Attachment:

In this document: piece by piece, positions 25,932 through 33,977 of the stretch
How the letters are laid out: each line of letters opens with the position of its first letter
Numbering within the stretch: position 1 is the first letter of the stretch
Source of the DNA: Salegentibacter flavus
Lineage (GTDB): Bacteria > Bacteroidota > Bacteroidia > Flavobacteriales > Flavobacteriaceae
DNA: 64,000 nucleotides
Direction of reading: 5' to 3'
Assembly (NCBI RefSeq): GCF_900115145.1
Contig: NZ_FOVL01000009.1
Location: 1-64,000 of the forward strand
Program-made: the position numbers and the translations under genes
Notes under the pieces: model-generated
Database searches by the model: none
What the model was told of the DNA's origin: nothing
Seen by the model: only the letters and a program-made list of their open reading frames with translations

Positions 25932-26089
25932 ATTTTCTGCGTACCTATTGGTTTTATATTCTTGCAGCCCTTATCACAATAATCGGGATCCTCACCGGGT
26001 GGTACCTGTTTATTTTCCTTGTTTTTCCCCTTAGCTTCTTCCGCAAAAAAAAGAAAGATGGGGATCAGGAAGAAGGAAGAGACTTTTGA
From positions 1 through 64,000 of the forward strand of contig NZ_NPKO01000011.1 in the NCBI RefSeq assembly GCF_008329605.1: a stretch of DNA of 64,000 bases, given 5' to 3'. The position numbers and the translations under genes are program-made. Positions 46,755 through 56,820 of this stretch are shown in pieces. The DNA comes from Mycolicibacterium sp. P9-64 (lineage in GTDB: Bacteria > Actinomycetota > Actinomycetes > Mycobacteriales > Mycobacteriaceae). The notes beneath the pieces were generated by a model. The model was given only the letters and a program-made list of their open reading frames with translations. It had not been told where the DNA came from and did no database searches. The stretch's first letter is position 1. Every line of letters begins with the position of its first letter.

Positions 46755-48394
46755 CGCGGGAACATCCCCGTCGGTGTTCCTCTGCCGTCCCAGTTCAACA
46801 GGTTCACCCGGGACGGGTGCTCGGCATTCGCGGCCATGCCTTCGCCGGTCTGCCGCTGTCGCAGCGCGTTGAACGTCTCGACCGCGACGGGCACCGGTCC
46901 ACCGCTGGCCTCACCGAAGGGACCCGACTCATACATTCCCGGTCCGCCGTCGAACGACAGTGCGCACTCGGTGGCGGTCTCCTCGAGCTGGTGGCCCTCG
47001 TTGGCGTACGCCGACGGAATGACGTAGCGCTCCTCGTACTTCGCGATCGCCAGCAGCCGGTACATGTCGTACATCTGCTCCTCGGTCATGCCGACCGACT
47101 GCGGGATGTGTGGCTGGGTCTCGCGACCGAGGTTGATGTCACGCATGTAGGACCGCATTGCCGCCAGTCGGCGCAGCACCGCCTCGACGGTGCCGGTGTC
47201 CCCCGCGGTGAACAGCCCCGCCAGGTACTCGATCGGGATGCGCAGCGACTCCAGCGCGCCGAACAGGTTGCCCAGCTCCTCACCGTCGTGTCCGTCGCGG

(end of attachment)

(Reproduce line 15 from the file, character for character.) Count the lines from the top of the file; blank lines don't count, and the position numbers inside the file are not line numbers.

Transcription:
Seen by the model: only the letters and a program-made list of their open reading frames with translations